The Israeli public intellectual joins us to talk about the ideas in his bestselling Catch 67 and his recent essay in the Atlantic.
The Jewish state has little choice but to adapt to a world shaped by forces greater than its own. That doesn’t make it illiberal, no matter what esteemed foreign-policy types think.
Why the words for both are so similar in so many languages, and why Hebrew has turned out to be the rare exception.
Prewar, no countries had wanted to take in Europe’s Jews. Postwar, many were poised to claim the spoils of the murdered—until an unprecedented group of experts stepped in.
In the third and final episode of our podcast series, the eminent scholar of American Jewish life brings us into the typical synagogue to show how deeply it’s changing.
In The Smoke, the latest from the British writer Simon Ings, “Bundists” turn into grotesque shape-shifters. The implications are at once unclear and unsettling.
No judge is so great as to be exempt from showing deference to the judicial hierarchy at large.
The rabbi and public intellectual comes by our studio to discuss the meaning of kashrut, with the help of some unusual examples.
The circular, braided bread known as challah has a twin. It originated in Greece, was picked up by Mediterranean Jews, traveled with them to Europe, and possibly back to Greece.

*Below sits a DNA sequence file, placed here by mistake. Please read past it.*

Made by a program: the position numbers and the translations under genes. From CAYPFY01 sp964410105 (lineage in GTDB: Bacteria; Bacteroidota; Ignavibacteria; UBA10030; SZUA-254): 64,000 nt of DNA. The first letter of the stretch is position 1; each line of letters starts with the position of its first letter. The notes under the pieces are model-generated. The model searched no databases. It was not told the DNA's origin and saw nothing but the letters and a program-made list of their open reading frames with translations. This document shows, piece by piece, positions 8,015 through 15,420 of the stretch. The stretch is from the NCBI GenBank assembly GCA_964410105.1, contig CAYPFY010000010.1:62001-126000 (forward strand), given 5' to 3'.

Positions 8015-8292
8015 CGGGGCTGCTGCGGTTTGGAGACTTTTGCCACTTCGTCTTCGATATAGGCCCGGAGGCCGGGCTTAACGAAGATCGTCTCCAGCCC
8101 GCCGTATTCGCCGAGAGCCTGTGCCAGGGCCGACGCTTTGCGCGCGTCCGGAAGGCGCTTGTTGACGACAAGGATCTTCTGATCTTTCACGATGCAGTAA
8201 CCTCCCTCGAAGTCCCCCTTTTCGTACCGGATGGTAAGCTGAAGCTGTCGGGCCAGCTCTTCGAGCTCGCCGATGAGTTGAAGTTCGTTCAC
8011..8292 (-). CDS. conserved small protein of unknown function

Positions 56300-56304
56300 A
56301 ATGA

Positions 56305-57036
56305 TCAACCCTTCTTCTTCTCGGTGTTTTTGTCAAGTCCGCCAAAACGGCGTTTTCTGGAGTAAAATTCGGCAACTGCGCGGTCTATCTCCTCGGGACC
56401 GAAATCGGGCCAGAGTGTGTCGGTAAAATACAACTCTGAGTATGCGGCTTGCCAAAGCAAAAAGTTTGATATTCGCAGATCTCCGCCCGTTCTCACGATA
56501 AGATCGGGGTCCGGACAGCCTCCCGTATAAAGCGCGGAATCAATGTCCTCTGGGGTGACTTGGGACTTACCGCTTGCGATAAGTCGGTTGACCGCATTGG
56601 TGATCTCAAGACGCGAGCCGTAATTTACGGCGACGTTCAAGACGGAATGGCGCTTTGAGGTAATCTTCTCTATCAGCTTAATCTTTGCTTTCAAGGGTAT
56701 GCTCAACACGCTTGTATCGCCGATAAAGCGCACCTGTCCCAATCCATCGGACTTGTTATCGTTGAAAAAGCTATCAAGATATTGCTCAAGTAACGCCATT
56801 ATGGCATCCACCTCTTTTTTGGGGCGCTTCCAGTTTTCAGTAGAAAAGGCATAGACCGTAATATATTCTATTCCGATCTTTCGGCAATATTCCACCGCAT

The rabbi, activist, and author of this month’s Mosaic essay drops by our studio to talk about his time in Argentina laboring to comfort, and to seek justice for, the bereaved.
A full English translation of the minutes of the first Zionist Congress is finally available, allowing an engrossing reconstruction of the momentous scene.
Reform, Conservative, and Orthodox look much different from the way they appeared fifty years ago. In part two of our conversation, we look at what’s changed.
A letter from recently opened archives of the great writer makes clear how seriously he took the language, and by extension a possible move to Palestine.
What I witnessed in my two decades of teaching at Harvard.